On 8th March,2020, the Business Laws (Amendment) Act, 2020 was enacted amending various statutes with the aim of easing business transactions in Kenya. For purposes of this paper, we shall only focus on the amendments on Section 3 (3) Law of Contract (the “LAC”) and section 35 of the Companies Act.
Section 3 (3) of the LAC was revised by introducing electronic signatures as a means of executing documents where previously it provided for a physical signature.
Additionally, it eliminated the requirement of affixing of a Company Seal under section 35 of the Companies Act in the execution of documents and provided that two authorized signatories or a director of the company (in the presence of a witness) may sign a document on behalf of a company.
The amendments are positive as they embrace technological advancements by minimizing the need of physical movement. However, the amendments failed to address the accepted mode of attestation, whether the advocate would be required to be in the same jurisdiction as the person electrically executing or it is acceptable for the advocate to be outside the jurisdiction.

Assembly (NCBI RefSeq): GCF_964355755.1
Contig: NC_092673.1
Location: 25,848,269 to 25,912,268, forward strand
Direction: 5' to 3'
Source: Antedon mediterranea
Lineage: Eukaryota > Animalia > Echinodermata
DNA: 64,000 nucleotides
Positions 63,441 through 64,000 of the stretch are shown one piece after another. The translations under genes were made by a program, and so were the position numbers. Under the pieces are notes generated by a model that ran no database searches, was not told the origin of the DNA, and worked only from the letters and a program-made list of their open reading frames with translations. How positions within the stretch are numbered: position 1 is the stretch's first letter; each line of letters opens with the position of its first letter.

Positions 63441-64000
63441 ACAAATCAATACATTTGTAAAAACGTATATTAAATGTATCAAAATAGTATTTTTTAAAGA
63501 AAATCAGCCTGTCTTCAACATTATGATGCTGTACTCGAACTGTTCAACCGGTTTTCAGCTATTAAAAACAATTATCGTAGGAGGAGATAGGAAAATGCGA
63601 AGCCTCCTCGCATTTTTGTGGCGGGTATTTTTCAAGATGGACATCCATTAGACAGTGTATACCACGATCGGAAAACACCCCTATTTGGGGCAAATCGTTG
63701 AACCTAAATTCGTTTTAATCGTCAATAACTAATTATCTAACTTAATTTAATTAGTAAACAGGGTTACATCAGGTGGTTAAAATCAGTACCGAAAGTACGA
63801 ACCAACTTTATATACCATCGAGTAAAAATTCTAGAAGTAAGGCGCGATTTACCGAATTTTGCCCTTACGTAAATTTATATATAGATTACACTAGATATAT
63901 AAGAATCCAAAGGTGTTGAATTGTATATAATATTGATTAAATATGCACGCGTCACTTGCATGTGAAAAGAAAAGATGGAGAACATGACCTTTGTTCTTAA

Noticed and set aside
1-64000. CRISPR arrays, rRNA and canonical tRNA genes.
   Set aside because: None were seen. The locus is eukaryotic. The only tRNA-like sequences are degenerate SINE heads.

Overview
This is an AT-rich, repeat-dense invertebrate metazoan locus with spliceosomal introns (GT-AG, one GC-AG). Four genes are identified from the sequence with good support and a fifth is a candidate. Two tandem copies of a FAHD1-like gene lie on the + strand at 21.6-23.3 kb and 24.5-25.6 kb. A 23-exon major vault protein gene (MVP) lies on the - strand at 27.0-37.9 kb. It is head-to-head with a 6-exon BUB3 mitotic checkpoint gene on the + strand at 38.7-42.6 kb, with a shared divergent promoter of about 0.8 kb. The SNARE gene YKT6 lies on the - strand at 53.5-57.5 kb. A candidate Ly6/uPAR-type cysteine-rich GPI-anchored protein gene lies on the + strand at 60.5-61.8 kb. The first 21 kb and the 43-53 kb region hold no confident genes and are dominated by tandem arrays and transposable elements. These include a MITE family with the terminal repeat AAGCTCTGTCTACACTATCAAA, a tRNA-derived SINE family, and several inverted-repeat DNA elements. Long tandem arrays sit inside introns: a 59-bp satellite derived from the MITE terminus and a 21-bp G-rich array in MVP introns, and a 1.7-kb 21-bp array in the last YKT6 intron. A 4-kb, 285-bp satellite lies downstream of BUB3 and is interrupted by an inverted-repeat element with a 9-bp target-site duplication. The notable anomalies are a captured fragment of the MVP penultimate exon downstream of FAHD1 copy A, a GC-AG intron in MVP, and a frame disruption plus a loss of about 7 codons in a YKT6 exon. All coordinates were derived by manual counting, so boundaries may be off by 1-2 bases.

This provision may cause perplexity in the interpretation of section 3 (3) of the LAC in respect to attestation and the enforceability of a contract executed in such circumstances. The clarity of this amendment is a necessity to avoid frivolous and plentiful conflicts.
Consequently, it is advisable for parties to agree on the jurisdiction issue in relation to attestation at the initial stages of entering into an agreement for sale. The agreement may expressly provide for the agreed terms in the attestation clause to prevent disputes during the transition period of implementing the new changes.